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New Corona Measures: Coffeeshops Open Till 8 pm For Takeaway

Most measures against covid-19 were relaxed during the summer but now the Netherlands introduced a new range of restrictions to control a second coronavirus wave.

As part of these new restrictions, the sale of alcohol is prohibited after 8 p.m. After that time it is also not allowed to carry or drink alcohol or smoke weed in public places.

Coffeeshops are allowed to stay open for takeaway until 8 p.m.

The new measures also make the wearing of cloth masks mandatory for people 13 years and older in indoor spaces. Some earlier measures, such as keeping 1.5 meters distance from others, still apply as well.

Mayor Wants To Decimate Amsterdam’s Cannabis Industry

Amsterdam mayor, Femke Halsema says she wants to “combat fun tourism” by reducing the demand for cannabis.

According to the mayor, a large proportion of what she calls “fun tourists” is attracted to prostitution in the city center and the “enormous amount of coffeeshops”. That is why she wants to see whether it is possible to make these markets “smaller and more manageable”.

This is what mayor Halsema told local news channel AT5 when asked about the municipality’s aims to keep tourists out of the city center.

After the corona crisis, the municipality doesn’t want ‘fun tourism’ to return to the city. The intention is that establishments and shops will again focus more on the residents of Amsterdam. The municipality wants to achieve this by, among other things, introducing new rules and purchasing buildings.

Halsema says that she is now focusing on the coffeeshops. She sees that there are no fewer than 120 shops in the city center, a large part of which live on tourism. “It doesn’t mean that we just close coffeeshops. But we do try to steer the demand.”

Earlier this year the mayor told the same news channel that she had plans for a large erotic center or a prostitution hotel as an alternative to the city’s Red Light District: A five-story building as the new erotic center of Amsterdam. Here patrons and tourists could not only visit sex workers but also make use of catering facilities, a hairdresser, a beauty salon, and a tanning salon. It would have space enough for about a hundred sex workers.

Although it’s well known by officials that most disturbances in the city center are the result of alcohol abuse, mayor Halsema did not mention the ‘Heineken Experience’, the beer funhouse (with ‘tasting facility’) on the edge of the city center, where tours of the brewery grew to become one of Amsterdam’s most popular international tourist attractions.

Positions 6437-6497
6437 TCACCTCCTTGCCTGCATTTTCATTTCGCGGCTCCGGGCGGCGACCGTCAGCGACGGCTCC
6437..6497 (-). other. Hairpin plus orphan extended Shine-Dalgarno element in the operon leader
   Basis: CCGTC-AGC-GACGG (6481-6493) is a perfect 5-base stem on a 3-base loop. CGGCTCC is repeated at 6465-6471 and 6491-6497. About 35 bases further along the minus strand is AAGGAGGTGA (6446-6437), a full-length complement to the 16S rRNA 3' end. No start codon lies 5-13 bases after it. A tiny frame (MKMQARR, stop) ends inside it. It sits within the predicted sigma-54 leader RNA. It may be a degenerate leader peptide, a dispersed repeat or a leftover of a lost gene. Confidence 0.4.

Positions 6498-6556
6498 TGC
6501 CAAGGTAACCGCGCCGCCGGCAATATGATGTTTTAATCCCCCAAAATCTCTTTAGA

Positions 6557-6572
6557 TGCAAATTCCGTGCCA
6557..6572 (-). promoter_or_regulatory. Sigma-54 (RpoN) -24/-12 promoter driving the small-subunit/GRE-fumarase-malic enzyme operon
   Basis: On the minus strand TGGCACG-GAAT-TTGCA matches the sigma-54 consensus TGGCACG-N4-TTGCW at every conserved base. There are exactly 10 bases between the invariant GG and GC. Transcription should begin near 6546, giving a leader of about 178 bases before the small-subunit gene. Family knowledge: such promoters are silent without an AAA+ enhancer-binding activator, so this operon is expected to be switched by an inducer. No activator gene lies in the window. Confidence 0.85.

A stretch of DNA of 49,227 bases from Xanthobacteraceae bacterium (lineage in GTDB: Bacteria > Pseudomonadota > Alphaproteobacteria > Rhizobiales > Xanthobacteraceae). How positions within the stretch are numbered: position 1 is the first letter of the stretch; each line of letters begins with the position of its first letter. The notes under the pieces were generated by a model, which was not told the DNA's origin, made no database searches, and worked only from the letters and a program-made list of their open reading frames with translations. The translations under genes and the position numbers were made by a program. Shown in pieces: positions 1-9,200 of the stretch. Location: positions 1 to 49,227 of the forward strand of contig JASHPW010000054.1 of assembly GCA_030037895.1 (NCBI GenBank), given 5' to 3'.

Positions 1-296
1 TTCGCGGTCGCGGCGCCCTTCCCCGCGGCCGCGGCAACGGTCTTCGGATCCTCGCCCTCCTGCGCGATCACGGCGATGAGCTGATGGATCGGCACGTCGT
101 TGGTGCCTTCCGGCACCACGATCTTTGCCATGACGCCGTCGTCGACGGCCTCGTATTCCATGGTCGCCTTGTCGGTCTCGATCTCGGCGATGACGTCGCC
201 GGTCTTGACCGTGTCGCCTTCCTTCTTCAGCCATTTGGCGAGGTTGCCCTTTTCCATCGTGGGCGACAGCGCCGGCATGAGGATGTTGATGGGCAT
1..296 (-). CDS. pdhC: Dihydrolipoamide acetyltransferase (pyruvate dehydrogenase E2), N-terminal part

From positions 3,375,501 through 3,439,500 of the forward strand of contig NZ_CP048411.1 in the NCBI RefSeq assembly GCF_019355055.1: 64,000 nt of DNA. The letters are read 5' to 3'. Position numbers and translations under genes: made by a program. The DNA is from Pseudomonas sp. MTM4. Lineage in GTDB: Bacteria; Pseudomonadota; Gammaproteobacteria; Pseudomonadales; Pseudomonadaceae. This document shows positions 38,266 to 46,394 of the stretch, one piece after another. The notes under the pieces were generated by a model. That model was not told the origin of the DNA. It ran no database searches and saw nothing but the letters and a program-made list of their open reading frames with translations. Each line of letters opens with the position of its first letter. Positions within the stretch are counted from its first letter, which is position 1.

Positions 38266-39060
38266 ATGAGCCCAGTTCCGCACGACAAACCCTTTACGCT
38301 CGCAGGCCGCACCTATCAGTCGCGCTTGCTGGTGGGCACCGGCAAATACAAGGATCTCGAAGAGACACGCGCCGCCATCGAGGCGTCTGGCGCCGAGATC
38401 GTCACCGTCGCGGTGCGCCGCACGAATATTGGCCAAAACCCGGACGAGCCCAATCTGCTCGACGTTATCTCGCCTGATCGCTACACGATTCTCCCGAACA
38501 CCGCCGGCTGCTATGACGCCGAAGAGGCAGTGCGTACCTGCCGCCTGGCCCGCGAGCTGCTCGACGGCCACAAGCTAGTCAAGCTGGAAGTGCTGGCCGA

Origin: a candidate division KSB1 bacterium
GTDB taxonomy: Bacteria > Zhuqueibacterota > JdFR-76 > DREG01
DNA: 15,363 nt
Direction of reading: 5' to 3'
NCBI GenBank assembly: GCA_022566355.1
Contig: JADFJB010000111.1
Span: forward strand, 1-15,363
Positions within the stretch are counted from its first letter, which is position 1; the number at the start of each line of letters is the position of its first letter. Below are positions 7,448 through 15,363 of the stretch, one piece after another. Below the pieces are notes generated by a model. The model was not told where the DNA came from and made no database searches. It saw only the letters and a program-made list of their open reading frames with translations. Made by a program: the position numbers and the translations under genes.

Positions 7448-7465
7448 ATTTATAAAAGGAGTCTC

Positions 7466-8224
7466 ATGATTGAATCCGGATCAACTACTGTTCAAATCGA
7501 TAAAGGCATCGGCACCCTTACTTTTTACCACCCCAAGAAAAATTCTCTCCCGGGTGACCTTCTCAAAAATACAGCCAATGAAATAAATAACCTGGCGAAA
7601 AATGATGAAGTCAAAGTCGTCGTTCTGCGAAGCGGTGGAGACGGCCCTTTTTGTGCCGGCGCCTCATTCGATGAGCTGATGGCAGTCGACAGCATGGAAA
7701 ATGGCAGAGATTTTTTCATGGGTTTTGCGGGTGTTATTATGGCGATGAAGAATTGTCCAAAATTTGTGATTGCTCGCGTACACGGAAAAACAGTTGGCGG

Corona Measures: Amsterdam Coffeeshops Open With Restrictions

A slight panic struck Amsterdam’s 420 community when, in the late afternoon of March 15th, the Dutch government announced measures to curb the spread of coronavirus. All establishments in the Netherlands, such as restaurants, bars and coffeeshops, were to be closed by 6 o’clock that evening, and were to remain closed for at least three weeks.

In a last-minute effort to secure some weed or hash in order to have something left to smoke during the impending ‘drought’, people formed long lines outside the city’s cannabis shops. In those queues, which sometimes stretched for tens of metres along the sidewalk and around corners, patrons were not keeping distance from each other. To make matters worse, at some coffeeshops the people waiting outside were being targeted by pushy street dealers who were handing out business cards and promoting their merchandise as the soon-to-be only available alternative. However, the local government took notice of that and quickly recognised the potentially harmful side-effects of a complete coffeeshop lockdown. After some deliberation, it was decided that in the course of following day the shops would be allowed to open again – be it with restrictions:

Takeaway only (no seats, no service, no toilet), everyone is to keep 1.5 metres distance from others and there is a limit on the number of customers that are allowed in the coffeeshop at one time for pickup.
On top of this, most reopened coffeeshops have added their own measures such as the placement of transparent screens on the dealer’s counter and distance markers on the floor.

Relaxing Measures

Prime Minister Mark Rutte recently announced the long awaited relaxation of most restrictions. In public buildings from June 1, a maximum of thirty people will be allowed per room. This means, for example, that movie theatres and concert halls can open again.

In addition, most establishments may also open on June 1st. There is no maximum number of people on the terraces but everyone should sit at a table and keep 1.5 meters apart.

Coffeeshops have to wait two months longer to fully open. They will be allowed to provide public access without capacity restrictions again from September 1st.